The Buddha Tooth Relic Temple and Museum is one of Singapore’s most popular tourist destinations and often included in lists of the most photogenic attractions around the island. Located in Chinatown, its popularity is certainly helped by its prime tourist location and proximity to Maxwell Hawker, another big draw for visitors.
The Buddha Tooth Relic Temple was built for the public veneration of a tooth that was discovered by the Venerable Cakkapala during the restoration of a collapsed stupa in Myanmar in 1980. After discovering the tooth in a solid gold stupa, the Venerable Cakkapala’s assistants took it to be enshrined in the Bandula Monastery.
Two decades later, the relic began its journey to Singapore when the Bandula Monastery reached out to the Venerable Shi Fa Zhao from the Golden Pagoda Temple in Singapore during a fundraising campaign. In 2002, the Venerable Cakkapala brought the relic to Singapore for an exhibition celebrating the Golden Pagoda Temple’s tenth anniversary. The exhibition was seen by 300,000 visitors over the duration of only a few days, leading the Venerable Cakkapala to donate the tooth relic to the Venerable Shi Fa Zhao and asking that a monastery worthy of the relic be built, so that more Buddhists could easily view and show their respects to it.
A year later, the Venerable Shi Fa Zhao submitted a proposal to the Singapore Tourism Board (STB) for the construction of the Buddha Tooth Relic Temple on the empty site at Sago Street. He proposed that the building’s shape reflect the mandala and, furthermore, that the temple should include a museum that displays Buddhist art from the Tang dynasty. With full support from the STB, construction started in January of 2005 and was completed two years later in 2007.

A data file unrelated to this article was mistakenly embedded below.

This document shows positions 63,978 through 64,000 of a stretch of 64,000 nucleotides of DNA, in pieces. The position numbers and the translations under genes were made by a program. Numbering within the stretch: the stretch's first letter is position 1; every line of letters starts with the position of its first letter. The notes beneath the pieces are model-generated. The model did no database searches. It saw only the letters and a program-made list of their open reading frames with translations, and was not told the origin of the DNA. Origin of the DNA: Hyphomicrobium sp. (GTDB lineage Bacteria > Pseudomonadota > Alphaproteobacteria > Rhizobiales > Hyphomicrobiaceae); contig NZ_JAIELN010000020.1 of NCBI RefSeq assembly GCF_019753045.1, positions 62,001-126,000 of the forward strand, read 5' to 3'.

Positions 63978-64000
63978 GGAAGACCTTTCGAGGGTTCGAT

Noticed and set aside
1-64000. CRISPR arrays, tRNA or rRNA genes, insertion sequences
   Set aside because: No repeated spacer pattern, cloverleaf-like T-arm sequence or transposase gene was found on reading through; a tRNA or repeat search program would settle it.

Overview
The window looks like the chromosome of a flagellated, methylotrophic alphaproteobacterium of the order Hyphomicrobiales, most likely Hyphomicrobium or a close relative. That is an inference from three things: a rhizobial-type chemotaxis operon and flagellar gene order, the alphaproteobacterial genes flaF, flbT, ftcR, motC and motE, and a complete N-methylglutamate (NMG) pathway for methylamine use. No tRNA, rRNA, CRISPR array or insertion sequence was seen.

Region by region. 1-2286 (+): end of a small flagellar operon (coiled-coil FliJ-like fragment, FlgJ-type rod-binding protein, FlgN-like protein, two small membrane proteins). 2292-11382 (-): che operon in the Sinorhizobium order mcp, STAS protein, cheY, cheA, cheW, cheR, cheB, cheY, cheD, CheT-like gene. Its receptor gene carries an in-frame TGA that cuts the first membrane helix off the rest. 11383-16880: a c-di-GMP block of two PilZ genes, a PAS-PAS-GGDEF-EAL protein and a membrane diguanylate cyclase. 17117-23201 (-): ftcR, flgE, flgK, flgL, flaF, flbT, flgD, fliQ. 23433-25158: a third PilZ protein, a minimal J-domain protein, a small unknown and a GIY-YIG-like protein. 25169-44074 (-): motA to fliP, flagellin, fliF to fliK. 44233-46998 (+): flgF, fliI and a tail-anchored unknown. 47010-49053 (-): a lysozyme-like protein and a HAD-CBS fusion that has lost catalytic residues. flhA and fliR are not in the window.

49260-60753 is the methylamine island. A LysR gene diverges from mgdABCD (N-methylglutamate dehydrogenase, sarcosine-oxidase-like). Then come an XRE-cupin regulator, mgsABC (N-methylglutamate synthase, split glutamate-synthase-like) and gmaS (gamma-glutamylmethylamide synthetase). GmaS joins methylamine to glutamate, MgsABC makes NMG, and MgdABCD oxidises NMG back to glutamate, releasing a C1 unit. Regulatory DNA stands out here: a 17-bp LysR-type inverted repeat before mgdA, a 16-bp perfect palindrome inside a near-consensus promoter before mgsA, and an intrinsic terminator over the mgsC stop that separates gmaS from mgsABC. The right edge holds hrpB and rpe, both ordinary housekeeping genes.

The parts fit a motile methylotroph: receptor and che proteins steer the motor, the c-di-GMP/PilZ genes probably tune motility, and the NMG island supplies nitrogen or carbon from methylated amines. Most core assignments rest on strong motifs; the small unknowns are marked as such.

Just before opening in May 2007, the Buddha Tooth Relic Temple and Museum suddenly found itself the center of a conspiracy after the media questioned the authenticity of the relic. The media quoted forensic and dental experts, who found the dimensions of the tooth to be incongruous with human tooth patterns and more similar to those of a large animal. Ultimately, the Venerable Shi Fa Zhao refused to have his relic’s DNA tested and instead maintained the tenacity of his faith by saying, ‘Each of us has different views on what is ‘real,’ as it depends on each individual’s understanding of Buddhism.’
Photography tip for visiting: head into the stairwells of the nearby public housing building to get a better vantage point of the temple.